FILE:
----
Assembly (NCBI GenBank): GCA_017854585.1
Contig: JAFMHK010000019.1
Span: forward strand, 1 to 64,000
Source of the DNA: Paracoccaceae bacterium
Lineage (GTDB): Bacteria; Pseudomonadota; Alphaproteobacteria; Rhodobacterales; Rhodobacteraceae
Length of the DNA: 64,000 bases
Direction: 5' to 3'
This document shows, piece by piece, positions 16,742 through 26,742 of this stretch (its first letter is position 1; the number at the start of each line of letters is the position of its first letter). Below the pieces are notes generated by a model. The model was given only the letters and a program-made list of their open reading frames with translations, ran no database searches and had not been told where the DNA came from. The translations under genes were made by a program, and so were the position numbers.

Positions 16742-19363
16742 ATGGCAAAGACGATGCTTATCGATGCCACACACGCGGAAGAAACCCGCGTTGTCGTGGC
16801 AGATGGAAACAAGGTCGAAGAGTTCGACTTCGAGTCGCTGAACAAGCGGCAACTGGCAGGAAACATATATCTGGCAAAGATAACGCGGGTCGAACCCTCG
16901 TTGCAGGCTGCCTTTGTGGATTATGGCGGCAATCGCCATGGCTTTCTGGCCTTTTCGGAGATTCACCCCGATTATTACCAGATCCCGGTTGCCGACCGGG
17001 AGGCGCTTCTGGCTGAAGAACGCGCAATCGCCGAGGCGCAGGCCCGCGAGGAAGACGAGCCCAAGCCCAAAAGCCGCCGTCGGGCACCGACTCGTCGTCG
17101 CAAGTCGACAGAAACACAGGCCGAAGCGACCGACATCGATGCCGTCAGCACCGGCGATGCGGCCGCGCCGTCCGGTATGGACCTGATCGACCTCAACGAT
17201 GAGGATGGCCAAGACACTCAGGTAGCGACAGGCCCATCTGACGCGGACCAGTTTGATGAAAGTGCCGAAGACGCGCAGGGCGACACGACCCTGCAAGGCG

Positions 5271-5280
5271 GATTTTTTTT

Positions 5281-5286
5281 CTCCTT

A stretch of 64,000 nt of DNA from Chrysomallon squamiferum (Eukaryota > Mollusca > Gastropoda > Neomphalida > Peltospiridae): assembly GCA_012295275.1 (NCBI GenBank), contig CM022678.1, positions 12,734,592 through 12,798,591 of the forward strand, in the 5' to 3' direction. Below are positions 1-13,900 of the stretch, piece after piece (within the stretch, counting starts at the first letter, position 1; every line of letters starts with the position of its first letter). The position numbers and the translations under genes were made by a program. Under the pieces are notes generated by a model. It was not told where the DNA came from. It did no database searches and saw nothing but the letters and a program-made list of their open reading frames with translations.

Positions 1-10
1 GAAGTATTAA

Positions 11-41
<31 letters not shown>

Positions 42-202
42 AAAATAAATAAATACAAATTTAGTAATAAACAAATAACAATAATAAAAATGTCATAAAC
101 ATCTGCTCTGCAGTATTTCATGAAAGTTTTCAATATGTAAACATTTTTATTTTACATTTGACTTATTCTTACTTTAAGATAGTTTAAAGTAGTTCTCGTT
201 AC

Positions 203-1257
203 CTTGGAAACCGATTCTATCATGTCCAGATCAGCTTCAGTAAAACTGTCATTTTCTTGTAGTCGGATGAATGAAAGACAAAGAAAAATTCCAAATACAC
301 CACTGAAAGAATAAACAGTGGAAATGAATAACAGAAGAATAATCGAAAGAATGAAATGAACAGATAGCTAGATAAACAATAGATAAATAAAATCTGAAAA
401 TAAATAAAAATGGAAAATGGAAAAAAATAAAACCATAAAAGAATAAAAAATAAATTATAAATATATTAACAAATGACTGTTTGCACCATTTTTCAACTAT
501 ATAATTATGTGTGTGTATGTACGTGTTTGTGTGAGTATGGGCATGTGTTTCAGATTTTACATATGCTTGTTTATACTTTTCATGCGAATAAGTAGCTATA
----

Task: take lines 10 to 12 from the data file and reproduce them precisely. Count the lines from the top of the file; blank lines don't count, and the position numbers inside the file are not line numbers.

16742 ATGGCAAAGACGATGCTTATCGATGCCACACACGCGGAAGAAACCCGCGTTGTCGTGGC
16801 AGATGGAAACAAGGTCGAAGAGTTCGACTTCGAGTCGCTGAACAAGCGGCAACTGGCAGGAAACATATATCTGGCAAAGATAACGCGGGTCGAACCCTCG
16901 TTGCAGGCTGCCTTTGTGGATTATGGCGGCAATCGCCATGGCTTTCTGGCCTTTTCGGAGATTCACCCCGATTATTACCAGATCCCGGTTGCCGACCGGG